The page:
Springboard are here to help you get an interview and help you to get the job you deserve once you’ve completed one of our courses. Employers will receive lots of CV’s for one vacancy; here we can share some helpful hints and tips to make sure your CV stands out from the crowd.
A CV, short for curriculum vitae is essentially a document that’s used to sell yourself – you use it to tell employers why they should hire you, and why your skills are perfect for the advertised job. Think of your CV as if you’re selling a house!
There are certain sections that employers expect to see on your CV and these are as follows;
Name and contact details
The first part of your CV should include your name and contact details. When it comes to your contact details, your email address and phone numbers are essential. Your address should also be included on your CV.
Underneath your contact details you should include a personal statement, which tells employers a little bit more about yourself. This should be a short paragraph, explaining specific qualities, career goals and strengths relating to the vacancy you’re applying for.
You need to include an employment history section of your CV, if you have just left school this can include work experience. Your employment history should outline previous job roles and any work experience or internships. Make sure to list them so your most recent role is at the top!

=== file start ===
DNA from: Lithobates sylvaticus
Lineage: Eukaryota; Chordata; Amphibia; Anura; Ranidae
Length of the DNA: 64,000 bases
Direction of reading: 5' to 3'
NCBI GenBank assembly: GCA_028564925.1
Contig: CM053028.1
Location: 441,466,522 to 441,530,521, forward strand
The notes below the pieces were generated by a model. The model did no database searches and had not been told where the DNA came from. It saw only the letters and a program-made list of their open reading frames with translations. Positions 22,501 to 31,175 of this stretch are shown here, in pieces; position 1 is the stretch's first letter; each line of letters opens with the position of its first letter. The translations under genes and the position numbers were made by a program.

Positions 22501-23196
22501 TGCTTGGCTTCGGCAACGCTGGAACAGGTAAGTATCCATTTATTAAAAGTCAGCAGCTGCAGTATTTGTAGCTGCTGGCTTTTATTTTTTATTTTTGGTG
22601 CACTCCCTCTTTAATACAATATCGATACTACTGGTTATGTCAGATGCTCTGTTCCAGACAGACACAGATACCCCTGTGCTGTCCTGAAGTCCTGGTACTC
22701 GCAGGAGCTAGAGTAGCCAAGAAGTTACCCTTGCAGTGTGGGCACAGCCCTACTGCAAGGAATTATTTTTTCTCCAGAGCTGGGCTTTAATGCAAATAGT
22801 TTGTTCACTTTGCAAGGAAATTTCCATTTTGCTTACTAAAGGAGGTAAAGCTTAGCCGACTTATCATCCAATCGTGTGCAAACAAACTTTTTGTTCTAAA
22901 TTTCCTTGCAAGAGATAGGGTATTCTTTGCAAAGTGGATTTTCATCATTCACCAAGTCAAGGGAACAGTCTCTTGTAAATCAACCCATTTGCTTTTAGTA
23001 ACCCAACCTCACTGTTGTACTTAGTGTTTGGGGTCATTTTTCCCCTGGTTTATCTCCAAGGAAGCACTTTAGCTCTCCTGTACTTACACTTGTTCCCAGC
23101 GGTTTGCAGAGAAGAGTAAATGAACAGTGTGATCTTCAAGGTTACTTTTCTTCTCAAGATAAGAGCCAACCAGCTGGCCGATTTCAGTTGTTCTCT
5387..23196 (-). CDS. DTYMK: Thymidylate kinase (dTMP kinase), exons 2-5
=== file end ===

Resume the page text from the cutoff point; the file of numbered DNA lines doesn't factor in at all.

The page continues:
When listing your employment history, state your job title, employer, dates you have worked there and then bullet point or write a brief paragraph of your responsibilities and skills during that job role.
Education and Qualifications
The next part on your CV should be your education and qualifications. Again, list your education so your latest education is at the top. Include the name of the school/college, the dates you attended and the qualifications and grades you achieved.
If you haven’t left school, college or university yet, it’s a good idea to put your predicted grades down.
The final part of your CV should be references, which are contacts the employer will get in touch with to ensure your CV is correct, and to ask if they think they should hire you. Try to include one academic and one professional reference. This is not a vital part of your CV, and if you don’t have room you can simply write ‘references available on request’